When we finally left the hospital, we went to a coffee shop together and treated ourselves. I felt a bit like a walking zombie and I'm sure my dad felt similarly. Somehow, I met my friends later that day, leaving my dad on the tube trying to hold back the tears. I got off the tube to see my friend waiting for me, I went straight to give her a hug and burst into tears, again, telling her the news. We went for burgers and they were tasteless.The rest of the day was actually quite pleasant, considering, but I just felt numb all day. That's a feeling I can unfortunately say I am getting quite used to now.

I guess that's the end of my diagnosis story, and the start of another.

I hope that some other cancer patients, or someone who has gone through a similar experience will have some comfort from this blog post. There are people out there who completely understand what it's like and how stressful it can be. I also hope this helps explain a bit how diagnoses processes work and has shed a little light or taught you something. All I can really hope is that my experiences can help other people, as I know a little bit more information and understanding of the routines of hospitals etc. would have helped me a lot at the start of my diagnosis!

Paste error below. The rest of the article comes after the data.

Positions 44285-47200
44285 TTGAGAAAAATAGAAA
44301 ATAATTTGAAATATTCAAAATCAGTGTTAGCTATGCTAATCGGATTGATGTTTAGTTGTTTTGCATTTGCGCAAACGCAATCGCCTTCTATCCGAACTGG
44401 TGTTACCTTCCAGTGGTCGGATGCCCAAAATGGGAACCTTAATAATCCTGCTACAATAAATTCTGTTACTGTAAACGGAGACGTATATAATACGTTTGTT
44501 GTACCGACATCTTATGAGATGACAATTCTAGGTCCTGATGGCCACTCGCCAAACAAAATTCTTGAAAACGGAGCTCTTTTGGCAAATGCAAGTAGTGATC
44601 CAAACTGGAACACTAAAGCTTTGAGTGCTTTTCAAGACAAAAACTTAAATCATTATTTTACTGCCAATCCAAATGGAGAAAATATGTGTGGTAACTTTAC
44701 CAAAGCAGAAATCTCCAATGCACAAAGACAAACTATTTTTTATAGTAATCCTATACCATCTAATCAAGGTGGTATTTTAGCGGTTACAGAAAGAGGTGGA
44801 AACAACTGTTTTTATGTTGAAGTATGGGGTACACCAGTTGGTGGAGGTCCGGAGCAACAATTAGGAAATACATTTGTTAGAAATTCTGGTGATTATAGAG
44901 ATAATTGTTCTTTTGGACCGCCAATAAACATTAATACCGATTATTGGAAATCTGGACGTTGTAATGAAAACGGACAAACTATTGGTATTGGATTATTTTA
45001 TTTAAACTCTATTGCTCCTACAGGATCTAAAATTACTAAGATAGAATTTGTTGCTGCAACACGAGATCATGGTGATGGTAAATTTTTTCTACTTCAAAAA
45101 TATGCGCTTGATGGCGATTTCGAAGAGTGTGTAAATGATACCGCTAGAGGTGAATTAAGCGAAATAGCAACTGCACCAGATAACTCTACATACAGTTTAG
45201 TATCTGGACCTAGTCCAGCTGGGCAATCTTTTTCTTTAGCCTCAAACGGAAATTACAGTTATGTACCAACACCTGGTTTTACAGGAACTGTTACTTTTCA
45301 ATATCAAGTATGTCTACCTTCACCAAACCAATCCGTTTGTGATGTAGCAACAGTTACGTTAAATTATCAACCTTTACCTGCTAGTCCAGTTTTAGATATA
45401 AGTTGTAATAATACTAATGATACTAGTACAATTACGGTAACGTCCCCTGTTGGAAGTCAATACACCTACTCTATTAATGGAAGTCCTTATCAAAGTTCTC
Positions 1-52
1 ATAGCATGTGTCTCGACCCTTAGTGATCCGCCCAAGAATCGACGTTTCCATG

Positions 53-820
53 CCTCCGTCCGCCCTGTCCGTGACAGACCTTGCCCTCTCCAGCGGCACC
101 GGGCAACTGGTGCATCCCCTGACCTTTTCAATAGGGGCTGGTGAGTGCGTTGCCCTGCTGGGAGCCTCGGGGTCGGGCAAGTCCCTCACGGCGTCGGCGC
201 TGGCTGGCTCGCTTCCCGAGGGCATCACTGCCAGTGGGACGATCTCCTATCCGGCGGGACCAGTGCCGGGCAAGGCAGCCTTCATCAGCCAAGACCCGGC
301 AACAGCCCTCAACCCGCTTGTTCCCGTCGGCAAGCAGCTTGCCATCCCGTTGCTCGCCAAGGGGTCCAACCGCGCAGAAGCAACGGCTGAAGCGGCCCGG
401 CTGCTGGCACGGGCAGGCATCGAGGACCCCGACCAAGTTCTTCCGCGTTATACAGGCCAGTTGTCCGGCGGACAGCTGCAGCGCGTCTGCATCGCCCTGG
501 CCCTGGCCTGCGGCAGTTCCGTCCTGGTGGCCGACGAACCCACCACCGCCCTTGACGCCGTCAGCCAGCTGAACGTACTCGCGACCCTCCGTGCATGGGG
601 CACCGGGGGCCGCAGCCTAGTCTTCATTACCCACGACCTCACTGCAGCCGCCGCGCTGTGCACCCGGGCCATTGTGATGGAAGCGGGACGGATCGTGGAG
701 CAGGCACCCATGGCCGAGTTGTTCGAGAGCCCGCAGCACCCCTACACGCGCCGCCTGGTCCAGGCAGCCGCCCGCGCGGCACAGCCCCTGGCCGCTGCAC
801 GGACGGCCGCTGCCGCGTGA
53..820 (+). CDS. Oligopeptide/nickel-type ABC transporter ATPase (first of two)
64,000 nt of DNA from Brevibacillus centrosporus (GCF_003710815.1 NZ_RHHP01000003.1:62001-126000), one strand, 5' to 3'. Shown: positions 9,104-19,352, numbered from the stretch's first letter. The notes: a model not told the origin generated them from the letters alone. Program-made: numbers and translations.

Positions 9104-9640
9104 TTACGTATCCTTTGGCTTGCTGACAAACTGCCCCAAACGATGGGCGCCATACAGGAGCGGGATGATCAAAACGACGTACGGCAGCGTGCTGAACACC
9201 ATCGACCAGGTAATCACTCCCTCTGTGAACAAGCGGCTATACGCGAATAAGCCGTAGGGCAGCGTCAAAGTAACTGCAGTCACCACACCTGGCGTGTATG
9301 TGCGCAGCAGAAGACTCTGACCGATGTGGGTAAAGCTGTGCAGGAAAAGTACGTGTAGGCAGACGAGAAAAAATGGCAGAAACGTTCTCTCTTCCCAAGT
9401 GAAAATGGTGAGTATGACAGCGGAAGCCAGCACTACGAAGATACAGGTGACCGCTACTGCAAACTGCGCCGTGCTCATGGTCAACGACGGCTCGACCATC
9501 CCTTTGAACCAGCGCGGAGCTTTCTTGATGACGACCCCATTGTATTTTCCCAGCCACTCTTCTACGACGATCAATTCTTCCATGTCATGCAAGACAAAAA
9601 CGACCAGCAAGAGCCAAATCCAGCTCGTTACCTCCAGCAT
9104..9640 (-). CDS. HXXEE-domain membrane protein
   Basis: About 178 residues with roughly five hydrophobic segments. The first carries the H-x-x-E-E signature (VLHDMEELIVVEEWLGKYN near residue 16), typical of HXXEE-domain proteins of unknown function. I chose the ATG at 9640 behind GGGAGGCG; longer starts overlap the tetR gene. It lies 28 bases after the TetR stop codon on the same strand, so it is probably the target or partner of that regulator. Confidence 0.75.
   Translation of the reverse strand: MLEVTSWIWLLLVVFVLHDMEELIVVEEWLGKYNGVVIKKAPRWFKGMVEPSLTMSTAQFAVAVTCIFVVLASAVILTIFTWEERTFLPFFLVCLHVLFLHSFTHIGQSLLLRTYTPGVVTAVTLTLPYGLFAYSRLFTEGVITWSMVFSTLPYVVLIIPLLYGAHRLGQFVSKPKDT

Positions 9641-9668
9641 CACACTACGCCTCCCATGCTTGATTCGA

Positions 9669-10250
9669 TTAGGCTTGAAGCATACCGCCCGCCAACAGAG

Until next time,

M x